The other 28 M-1s keep fighting

Tuesday, March 19th, 2024

David Axe explains how the Russians are taking out Ukraine’s M-1 Abrams tanks:

The 47th [Brigade] lost its first M-1 on or before Feb. 26, when a Russian first-person-view drone struck the tank’s ammunition compartment and sparked a fire that ultimately destroyed it. It’s possible the blast door that normally would prevent flames from entering the compartment—and cooking off the 120-millimeter main gun ammo—was open at the time of the strike, but it’s hard to say for sure.

The second Abrams got knocked out on or before March 3—this time reportedly by a Kornet laser-guided anti-tank missile that hit the relatively thinly-protected side of the tank’s hull and passed right through the attached M-19 explosive reactive armor. Kornets have tandem warheads: the first charge clears the armor; the second explodes inside the tank.

A second missile struck the turret, followed by an FPV drone, but it was the first missile—and the blaze resulting from its impact—that did in the 69-ton M-1.

The third confirmed Abrams loss, a week after the second, apparently also resulted from an anti-tank missile strike, which sparked a fire that cooked off the main gun rounds in the ammo compartment. The blast doors and the compartment’s exterior blowout panel must have failed.

A laser-detection system may have saved the two Abrams that fell victim to Kornets or similar missiles. But it wouldn’t have prevented the other loss. Nor would it prevent what’s almost certain to happen in the coming weeks and months as the war grinds on and the other 28 M-1s keep fighting: losses to mines, artillery and possibly even other tanks.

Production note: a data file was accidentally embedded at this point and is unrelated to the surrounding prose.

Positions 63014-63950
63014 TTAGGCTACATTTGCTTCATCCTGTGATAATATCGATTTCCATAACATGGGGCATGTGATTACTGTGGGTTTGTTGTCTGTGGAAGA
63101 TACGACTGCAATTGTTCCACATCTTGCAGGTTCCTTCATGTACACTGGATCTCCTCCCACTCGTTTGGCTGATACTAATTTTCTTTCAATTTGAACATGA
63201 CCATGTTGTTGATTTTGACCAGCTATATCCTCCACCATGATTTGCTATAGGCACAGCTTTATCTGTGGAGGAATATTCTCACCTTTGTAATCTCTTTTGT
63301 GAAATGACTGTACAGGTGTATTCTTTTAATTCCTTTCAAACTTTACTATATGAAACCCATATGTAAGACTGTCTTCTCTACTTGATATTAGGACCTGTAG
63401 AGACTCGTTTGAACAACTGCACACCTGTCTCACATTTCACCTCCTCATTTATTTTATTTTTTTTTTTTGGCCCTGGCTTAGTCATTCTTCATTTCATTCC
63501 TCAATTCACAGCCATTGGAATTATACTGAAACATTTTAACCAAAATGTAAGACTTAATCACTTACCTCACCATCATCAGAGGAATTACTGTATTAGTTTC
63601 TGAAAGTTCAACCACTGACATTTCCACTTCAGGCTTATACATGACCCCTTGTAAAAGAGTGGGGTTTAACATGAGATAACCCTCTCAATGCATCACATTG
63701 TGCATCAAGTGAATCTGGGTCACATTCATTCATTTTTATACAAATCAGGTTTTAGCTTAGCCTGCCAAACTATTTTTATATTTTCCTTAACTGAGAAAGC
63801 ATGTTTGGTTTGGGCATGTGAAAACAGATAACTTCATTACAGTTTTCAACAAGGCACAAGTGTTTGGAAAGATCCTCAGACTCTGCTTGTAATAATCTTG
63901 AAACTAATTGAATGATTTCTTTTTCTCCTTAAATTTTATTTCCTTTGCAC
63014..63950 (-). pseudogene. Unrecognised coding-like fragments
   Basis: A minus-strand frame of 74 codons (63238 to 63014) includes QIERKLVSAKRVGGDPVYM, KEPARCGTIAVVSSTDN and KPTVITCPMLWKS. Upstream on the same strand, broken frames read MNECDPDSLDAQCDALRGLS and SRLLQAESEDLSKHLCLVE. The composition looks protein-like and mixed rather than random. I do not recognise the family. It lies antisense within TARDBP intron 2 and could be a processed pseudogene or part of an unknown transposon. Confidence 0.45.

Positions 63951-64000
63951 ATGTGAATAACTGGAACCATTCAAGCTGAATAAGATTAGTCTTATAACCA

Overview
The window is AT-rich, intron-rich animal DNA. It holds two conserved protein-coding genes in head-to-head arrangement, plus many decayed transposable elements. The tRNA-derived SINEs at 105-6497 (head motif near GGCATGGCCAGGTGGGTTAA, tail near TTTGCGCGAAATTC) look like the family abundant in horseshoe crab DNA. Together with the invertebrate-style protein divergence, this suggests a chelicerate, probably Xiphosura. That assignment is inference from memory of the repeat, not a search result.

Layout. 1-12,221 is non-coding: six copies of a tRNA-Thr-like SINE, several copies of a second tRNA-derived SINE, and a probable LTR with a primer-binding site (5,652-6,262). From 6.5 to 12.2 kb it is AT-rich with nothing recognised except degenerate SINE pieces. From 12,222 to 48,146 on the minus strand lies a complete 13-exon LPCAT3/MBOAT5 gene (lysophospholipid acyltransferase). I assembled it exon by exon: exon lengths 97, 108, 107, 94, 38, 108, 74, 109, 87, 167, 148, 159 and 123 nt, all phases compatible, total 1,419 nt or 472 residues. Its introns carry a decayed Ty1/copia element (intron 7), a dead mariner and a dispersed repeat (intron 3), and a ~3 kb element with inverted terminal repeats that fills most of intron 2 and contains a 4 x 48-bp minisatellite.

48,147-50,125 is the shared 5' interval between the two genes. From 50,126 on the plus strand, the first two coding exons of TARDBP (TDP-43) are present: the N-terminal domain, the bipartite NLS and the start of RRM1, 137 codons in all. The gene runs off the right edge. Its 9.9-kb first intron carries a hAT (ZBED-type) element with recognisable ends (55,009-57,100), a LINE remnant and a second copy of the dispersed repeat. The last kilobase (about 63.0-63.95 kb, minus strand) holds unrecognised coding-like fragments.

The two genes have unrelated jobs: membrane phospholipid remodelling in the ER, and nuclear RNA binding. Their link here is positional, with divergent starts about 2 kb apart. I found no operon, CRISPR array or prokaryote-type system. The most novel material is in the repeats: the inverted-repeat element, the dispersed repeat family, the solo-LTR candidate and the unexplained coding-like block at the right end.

1. Graf von Zeppelin says:

    Abrams entered service in 1980. I bet the Soviets had its blueprints before the design was finished. The Soviets spent at least a decade working out ways to kill Abrams in battle and Russians then worked on it for another 30 years. The Kornet ATGM was specifically intended to defeat Abrams.

    Other than a couple of Abrams tanks disabled by Iraqis in 2003, Kornet hasn’t had a real battle test. I imagine that an ideal test would be against a small number of Abrams tanks, say two dozen, in an area of Russian air superiority, close enough to Russia so that the disabled tanks could be towed away for inspection. Wouldn’t that be a boon for the Russians. They could perfect their anti-Abrams weaponry in a limited engagement and get ready to face them in large numbers in a big war. Of course, America would never be so stupid to let such a test happen. Oh wait.

  2. McChuck says:

    The ammunition gate inside the turret automatically closes, unless you deliberately lock it open. So, what we have here is one of two scenarios:
    1) Poor training of the tank crews.
    2) Deliberate sabotage by the US so the tanks are less likely to be captured relatively intact.

  3. Bob Sykes says:

    A T-72 has already taken out an Abrams with an ATGM. All Russian tanks can fire ATGM’s from their main gun, which gives the Russian tank overreach against US/NATO armor.

    Tanks, aircraft carriers and other modern weapons are very dangerous, and militaries everywhere have spent huge sums of money developing counter measures. Many of these are being used for the first time, and Russia and US/NATO are having to develop new tactics.

    In any event, the US/NATO weapons are merely slowing Russia’s advance. Current comments by Russia’s leaders indicate they will impose a demilitarized zone in Ukraine all the way to the Polish border. They also will seize the entire Ukrainian Black Sea coast, which is necesary if they are to keep the Sevastopol naval base.

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